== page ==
faire

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See also: fairé and fàire

English[edit]

Adjective[edit]

faire

  1. Obsolete spelling of fair

Noun[edit]

faire ‎(plural faires)

  1. Obsolete spelling of fair

Usage notes[edit]

Sometimes used deliberately to convey an archaic feeling, e.g. "Renaissance faire"

Anagrams[edit]


French[edit]

Etymology[edit]

From Middle French faire, from Old French faire, feire, fere, from Latin facere, present active infinitive of faciō, from Proto-Italic *fakiō, from Proto-Indo-European *dʰeh₁- ‎(to put, place, set).

Pronunciation[edit]

Verb[edit]

faire

  1. (transitive) to do
    Qu'est-ce que tu fais ?
    What are you doing?
    Faire la vaisselle.
    To do the washing-up.
  2. (transitive) to make
    Faire une erreur.
    To make a mistake.
  3. (transitive) to say (of a person), to go (of an animal)
    "Je t'aime," fit-il.
    "I love you," he said.
    Le chat fait "miaou".
    The cat goes "meow".
  4. (transitive) to make (cause someone or something to do something)
    Tu me fais rire.
    You make me laugh.
    La chanson me fait pleurer.
    The song makes me cry.
  5. (impersonal) To be (of the weather or various situations).
    Il fait chaud/froid/noir/beau dehors.
    It is hot/cold/dark/nice outside.
    Ça fait dix ans que nous nous connaissons.
    We have known each other for ten years.
  6. (reflexive) to do, to make (oneself)
    Elle se fait les ongles.
    She is doing her nails.
  7. (reflexive, followed by an infinitive) to be (used for a passive action)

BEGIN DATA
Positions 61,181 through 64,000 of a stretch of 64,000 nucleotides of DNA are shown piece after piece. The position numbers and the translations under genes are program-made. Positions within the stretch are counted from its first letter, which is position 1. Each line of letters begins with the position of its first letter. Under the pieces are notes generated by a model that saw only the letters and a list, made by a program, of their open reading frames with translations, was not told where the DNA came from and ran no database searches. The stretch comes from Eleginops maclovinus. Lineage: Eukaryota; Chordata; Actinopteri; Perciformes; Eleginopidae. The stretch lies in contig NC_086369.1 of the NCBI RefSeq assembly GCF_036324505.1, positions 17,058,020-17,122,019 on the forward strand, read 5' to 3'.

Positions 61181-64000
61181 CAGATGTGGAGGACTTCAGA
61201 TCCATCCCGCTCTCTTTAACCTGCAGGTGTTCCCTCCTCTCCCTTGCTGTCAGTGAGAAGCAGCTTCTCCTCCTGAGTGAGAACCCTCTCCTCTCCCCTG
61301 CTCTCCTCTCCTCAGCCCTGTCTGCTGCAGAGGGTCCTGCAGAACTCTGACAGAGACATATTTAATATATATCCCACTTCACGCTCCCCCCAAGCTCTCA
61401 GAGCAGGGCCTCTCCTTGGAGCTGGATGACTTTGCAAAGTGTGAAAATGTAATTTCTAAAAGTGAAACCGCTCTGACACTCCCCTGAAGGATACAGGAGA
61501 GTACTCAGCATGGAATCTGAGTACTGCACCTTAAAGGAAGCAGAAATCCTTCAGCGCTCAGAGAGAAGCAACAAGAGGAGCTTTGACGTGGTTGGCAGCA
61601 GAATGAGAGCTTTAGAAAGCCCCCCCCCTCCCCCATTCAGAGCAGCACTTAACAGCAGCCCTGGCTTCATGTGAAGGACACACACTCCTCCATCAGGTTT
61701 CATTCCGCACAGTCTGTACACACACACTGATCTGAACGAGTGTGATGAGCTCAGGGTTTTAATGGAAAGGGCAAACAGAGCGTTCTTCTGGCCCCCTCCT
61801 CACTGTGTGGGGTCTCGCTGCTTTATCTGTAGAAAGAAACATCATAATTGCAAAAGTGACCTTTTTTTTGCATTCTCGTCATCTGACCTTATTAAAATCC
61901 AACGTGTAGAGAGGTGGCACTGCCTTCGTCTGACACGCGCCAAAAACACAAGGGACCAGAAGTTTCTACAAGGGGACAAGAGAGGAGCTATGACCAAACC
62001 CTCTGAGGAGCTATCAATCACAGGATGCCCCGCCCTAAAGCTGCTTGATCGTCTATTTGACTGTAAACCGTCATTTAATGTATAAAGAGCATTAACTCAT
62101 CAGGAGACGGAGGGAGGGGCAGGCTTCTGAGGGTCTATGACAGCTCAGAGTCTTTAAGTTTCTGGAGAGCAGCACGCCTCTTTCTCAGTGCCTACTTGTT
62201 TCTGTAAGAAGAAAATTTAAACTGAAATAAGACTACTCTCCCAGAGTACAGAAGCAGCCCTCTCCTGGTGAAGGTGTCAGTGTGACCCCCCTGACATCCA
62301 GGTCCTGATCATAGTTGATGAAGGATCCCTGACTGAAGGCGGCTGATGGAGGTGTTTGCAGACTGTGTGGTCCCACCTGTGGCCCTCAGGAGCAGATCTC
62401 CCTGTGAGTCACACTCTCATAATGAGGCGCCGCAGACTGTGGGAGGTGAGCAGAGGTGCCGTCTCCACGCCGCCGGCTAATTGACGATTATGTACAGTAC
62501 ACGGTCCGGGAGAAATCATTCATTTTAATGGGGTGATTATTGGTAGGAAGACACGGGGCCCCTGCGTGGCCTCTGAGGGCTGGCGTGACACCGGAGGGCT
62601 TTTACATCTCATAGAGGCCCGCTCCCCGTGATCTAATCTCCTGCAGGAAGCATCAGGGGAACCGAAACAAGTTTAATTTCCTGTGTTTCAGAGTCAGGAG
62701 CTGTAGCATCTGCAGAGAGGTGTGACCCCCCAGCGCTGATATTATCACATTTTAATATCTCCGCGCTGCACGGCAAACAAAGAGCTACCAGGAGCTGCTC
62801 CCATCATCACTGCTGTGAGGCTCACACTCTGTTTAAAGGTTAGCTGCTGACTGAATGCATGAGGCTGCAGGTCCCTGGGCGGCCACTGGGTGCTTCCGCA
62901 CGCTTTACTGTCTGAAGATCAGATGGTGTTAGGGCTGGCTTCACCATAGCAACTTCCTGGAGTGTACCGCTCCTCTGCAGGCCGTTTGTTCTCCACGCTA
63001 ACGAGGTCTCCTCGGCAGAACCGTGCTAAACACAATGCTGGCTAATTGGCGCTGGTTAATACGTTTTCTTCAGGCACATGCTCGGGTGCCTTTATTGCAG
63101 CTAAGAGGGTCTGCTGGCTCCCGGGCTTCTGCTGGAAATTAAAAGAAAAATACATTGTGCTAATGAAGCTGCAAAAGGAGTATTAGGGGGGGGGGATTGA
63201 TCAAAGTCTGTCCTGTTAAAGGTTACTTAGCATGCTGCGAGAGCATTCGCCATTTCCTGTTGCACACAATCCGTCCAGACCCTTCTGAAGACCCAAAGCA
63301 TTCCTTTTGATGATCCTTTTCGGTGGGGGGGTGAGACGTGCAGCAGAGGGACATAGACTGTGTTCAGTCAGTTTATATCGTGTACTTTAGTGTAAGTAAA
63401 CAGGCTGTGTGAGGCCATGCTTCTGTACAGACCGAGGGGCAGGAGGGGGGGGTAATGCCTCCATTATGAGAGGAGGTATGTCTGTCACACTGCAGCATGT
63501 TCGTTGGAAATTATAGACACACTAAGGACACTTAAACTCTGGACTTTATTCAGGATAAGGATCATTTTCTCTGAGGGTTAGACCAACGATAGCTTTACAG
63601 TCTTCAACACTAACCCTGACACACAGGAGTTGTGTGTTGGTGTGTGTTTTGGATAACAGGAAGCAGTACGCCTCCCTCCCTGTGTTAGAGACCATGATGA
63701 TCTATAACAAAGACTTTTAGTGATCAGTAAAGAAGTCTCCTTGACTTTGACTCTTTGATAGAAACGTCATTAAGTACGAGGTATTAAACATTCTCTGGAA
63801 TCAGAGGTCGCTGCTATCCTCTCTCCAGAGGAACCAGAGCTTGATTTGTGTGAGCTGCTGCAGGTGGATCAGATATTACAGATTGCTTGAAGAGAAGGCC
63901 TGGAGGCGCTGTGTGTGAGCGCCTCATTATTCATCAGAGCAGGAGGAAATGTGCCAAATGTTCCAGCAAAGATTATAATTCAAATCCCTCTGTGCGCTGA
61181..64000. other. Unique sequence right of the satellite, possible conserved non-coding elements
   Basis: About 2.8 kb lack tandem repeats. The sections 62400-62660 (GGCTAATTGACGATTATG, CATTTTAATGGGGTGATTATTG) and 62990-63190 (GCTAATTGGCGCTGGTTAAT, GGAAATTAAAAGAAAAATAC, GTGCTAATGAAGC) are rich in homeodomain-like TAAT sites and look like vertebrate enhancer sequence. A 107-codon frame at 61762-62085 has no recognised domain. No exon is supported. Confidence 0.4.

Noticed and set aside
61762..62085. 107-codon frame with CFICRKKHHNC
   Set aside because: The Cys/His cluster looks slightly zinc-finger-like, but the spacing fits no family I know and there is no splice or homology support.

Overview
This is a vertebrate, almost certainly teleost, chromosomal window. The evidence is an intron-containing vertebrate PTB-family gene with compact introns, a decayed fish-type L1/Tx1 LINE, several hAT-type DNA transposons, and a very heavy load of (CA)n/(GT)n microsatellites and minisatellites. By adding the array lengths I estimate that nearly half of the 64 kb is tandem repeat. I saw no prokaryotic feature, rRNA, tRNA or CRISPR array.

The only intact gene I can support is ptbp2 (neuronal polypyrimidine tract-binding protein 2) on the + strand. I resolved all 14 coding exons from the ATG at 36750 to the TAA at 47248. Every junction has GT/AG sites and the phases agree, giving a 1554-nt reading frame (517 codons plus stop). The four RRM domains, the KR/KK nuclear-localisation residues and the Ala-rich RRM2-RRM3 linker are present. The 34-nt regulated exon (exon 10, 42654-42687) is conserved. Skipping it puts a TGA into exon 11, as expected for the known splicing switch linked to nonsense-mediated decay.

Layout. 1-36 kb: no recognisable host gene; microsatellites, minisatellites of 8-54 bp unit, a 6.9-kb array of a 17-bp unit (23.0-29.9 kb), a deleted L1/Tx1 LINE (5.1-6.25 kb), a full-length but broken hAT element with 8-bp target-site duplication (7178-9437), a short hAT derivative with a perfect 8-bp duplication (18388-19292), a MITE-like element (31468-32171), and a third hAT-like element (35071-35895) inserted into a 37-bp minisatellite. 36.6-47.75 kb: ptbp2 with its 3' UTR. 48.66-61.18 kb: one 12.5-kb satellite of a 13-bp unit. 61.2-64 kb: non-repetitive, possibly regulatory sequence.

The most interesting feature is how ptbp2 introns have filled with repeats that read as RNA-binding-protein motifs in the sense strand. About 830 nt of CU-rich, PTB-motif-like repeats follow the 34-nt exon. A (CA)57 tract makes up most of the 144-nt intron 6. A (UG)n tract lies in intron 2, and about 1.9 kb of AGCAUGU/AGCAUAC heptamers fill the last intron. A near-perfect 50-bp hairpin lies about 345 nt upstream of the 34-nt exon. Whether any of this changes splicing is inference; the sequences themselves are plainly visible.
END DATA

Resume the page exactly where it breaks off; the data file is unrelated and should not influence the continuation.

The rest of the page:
Se faire piquer.
    To be stung.
    Elle s'est fait violer.
    She was raped.
  8. (reflexive) to ripen (of fruit), to mature (, etc.)
  9. (reflexive, ~ à) to become used to (see se faire une raison)
  10. (slang, reflexive, transitive) to do (to have sex with)
  11. (reflexive) to become, to get

Conjugation[edit]

Usage notes[edit]

  • When it is followed by an infinitive, the past participle fait is invariable.
    Elle s'est fait violer, not *elle s'est faite violer.

Derived terms[edit]

Related terms[edit]

Anagrams[edit]

External links[edit]


German[edit]

Adjective[edit]

faire

  1. inflected form of fair

Irish[edit]

Noun[edit]

faire f ‎(genitive singular faire)

  1. verbal noun of fair

Verb[edit]

faire

  1. present subjunctive analytic of fair

Mutation[edit]

Irish mutation
Radical Lenition Eclipsis
faire fhaire bhfaire
Note: Some of these forms may be hypothetical. Not every
possible mutated form of every word actually occurs.

Middle English[edit]

Alternative forms[edit]

Adjective[edit]

faire

  1. fair; handsome; beautiful; attractive

Descendants[edit]

  • English: fair (borrowed)

Middle French[edit]

Alternative forms[edit]

Etymology[edit]

From Old French faire, feire, fere, from Latin facere, present active infinitive of faciō.

Verb[edit]

faire

  1. to do

Conjugation[edit]

  • Middle French conjugation varies from one text to another. Hence, the following conjugation should be considered as typical, not as exhaustive.

Descendants[edit]


Norman[edit]

Alternative forms[edit]

Etymology[edit]

From Old French faire, from Latin faciō, facere, ultimately from Proto-Indo-European *dʰeh₁- ‎(to put, place, set).

Verb[edit]

faire

  1. (Guernsey) to make, do

Derived terms[edit]


Novial[edit]

Noun[edit]

faire ‎(plural faires)

  1. fire

Occitan[edit]

Alternative forms[edit]

Etymology[edit]

From Latin facere, present active infinitive of faciō.

Verb[edit]

faire

  1. to do
  2. to make

Conjugation[edit]


Old French[edit]

Alternative forms[edit]

Etymology[edit]

From Latin facere, present active infinitive of faciō.

Verb[edit]

faire

  1. to do

Conjugation[edit]

This verb conjugates as a third-group verb. This verb has irregularities in its conjugation. Old French conjugation varies significantly by date and by region. The following conjugation should be treated as a guide.

Descendants[edit]


Scottish Gaelic[edit]

Noun[edit]

faire f ‎(genitive singular faire, plural fairean)

  1. watch (the act or period of watching or guarding)

Derived terms[edit]